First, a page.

Mercury & Air Toxics Standards (MATS) provides limits to over 80 dangerous pollutants. Currently, according to the National Resources Defense Council, these regulations prevent up to 11,000 deaths, 13,000 asthma attacks, and nearly 5,000 heart attacks every year, which adds up to about $90 billion in health benefits annually. The revision of MATS will undo decades of work by the EPA put into the Clean Air Act produced in 2011 in which over 80 percent of mercury emissions from power plants along with particulate matter and hazardous air pollution is controlled.
Not only does mercury and other air toxins effect human health, biodiversity, animal behavior, and organism development are at risk as well. As mercury pollutes bodies of water, these toxins work their way up the food chain infiltrating fish that act as a food source for other parts of the ecosystem. Birds and mammals that consume fish can experience mercury poisoning which can cause reduced reproduction, slower growth and development, behavioral abnormalities, and even death. Environmental impact of these toxins are observed drastically effecting National Parks which are supposedly preserved by law. According to a 2014 report by the U.S. Geological Survey and the National Park Service, dangerous mercury levels are observed in more than 1,400 freshwater fish collected from 21 different national parks.
The quantifiable benefits for the oil and gas industry produced by the EPA as a result of the recommended changes is approximately $6 billion annually. Although assigning monetary loss through the connection of power plant emissions and environmental issues proves to be a difficult and polarized task, our understanding of mercury and air toxin poisoning in both humans and other animals is clear. Annual health benefits are predicted to accumulate over $90 billion and these health risk applies to everyone on this planet. Due to the nature of atmospheric constituents and heterogeneous distribution, air toxins in one remote location effects life around the planet. Both environmental and human health risks resulting from the EPA’s proposal to MATS should generate concern among not only activities of a conservationists but the daily life of every human being.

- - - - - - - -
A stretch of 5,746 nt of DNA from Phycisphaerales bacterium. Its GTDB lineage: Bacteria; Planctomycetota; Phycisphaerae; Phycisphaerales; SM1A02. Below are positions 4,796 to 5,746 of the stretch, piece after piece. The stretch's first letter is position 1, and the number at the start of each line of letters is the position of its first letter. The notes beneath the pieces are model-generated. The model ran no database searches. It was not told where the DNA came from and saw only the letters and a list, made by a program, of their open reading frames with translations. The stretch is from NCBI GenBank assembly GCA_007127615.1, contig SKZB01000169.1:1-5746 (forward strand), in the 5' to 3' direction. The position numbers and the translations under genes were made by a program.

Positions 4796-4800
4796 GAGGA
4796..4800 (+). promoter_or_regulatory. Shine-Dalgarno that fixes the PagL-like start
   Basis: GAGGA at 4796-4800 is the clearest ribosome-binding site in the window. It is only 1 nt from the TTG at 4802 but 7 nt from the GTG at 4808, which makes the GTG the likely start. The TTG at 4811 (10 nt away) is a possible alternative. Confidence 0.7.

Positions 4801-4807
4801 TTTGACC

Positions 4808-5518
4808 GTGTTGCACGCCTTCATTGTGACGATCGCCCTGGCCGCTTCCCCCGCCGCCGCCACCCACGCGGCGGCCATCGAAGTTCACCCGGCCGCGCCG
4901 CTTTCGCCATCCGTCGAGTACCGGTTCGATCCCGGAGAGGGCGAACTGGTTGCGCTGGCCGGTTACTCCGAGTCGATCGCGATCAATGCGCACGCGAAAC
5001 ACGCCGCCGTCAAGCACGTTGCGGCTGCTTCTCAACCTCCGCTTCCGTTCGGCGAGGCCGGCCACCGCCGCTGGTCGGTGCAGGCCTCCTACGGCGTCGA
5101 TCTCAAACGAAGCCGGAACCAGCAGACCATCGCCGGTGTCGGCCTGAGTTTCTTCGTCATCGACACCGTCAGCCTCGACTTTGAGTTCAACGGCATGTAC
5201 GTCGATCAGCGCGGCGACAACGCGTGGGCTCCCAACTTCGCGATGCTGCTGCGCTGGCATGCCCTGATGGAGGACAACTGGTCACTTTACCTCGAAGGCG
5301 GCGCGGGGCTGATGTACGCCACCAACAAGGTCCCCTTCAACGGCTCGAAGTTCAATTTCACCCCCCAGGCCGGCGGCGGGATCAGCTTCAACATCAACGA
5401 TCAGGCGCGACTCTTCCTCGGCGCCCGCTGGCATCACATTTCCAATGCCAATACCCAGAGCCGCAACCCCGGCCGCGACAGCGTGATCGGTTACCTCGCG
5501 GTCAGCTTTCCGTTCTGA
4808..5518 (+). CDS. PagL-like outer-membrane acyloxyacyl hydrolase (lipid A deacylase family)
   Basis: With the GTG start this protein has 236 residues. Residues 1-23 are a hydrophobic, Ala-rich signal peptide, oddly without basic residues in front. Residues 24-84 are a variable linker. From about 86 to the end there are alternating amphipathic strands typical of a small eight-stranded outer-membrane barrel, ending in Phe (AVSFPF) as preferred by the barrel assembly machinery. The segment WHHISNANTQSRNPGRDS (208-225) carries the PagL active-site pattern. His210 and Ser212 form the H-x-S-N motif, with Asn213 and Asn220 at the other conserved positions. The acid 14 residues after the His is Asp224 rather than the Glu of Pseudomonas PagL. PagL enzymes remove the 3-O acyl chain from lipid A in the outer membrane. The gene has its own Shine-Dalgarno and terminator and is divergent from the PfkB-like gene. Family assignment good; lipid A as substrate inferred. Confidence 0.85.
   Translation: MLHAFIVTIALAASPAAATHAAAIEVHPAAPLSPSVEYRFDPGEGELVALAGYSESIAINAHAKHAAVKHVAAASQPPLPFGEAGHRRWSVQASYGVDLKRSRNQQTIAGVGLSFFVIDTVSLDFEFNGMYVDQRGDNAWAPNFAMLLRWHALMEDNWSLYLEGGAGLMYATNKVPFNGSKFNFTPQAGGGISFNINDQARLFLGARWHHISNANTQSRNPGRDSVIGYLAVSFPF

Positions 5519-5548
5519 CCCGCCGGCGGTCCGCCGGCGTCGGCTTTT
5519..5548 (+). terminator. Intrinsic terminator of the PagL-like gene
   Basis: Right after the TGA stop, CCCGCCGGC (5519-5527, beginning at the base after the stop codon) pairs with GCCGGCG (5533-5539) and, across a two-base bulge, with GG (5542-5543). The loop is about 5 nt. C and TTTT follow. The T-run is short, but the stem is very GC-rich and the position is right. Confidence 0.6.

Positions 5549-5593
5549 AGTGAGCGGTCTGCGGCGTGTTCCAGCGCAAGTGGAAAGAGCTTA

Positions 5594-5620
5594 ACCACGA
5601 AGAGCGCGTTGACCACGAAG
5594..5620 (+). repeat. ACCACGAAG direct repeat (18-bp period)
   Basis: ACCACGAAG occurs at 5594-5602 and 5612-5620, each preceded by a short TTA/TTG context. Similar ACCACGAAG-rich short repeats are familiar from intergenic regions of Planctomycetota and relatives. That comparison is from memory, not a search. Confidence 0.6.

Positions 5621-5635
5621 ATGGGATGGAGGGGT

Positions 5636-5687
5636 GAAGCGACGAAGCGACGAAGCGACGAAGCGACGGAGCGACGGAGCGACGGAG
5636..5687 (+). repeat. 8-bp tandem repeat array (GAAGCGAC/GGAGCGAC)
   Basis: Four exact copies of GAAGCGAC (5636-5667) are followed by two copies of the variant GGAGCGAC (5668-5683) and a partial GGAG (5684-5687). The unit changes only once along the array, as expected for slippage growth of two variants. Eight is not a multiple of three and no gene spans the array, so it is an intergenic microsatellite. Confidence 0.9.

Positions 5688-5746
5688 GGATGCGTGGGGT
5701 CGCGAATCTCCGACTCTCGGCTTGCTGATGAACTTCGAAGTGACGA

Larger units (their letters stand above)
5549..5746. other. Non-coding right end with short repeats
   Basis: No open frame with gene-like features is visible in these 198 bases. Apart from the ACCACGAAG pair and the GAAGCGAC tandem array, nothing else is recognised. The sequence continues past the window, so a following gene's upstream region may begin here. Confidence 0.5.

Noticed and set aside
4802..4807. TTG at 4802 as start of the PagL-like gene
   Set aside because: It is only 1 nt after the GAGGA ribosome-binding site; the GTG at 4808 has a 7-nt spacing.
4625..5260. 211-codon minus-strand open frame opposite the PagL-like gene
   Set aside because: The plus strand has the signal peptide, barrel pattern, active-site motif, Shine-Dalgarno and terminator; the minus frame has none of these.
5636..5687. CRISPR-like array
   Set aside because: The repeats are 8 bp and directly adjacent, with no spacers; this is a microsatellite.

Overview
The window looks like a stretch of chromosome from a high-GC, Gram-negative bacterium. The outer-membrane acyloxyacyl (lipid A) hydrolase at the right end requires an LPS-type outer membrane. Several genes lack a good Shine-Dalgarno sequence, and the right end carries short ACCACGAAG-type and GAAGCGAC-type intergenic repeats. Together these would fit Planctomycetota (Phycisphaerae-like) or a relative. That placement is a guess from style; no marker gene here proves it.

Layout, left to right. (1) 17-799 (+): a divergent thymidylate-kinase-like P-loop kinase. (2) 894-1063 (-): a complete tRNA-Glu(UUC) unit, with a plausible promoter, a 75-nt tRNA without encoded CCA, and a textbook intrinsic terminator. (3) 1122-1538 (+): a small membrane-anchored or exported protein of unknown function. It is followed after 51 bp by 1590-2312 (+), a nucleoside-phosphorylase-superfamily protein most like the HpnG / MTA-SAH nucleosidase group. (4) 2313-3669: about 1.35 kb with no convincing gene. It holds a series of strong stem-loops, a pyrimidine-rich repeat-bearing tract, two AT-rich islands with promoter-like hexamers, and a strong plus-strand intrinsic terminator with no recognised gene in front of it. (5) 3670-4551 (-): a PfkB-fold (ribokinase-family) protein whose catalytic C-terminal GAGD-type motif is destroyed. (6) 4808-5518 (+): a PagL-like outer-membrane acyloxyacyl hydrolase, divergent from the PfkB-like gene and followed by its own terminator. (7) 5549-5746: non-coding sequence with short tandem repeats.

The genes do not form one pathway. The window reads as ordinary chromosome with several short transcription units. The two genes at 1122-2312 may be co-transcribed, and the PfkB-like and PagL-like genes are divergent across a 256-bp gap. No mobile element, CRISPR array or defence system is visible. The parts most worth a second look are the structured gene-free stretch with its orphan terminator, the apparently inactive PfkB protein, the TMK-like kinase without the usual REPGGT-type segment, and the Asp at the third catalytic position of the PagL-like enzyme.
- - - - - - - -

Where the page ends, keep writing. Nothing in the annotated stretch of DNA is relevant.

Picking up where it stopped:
I would recommend to the EPA that the regulations set by MATS must be taken seriously and the effects of the proposed reformation should be reconsidered. The cost benefit analysis, specifically, should encompass the monetary cost of health benefits as a form of generating a price tag for life on earth. Recent governmental action, in the quest for energy independence, has played up the price tag of environmental regulations and neglected costs to the environment and people. The discussion of ethics sparked by the conscious effort to exponentially increase health risk at this volume should be enough to drive further analysis prior to proposal.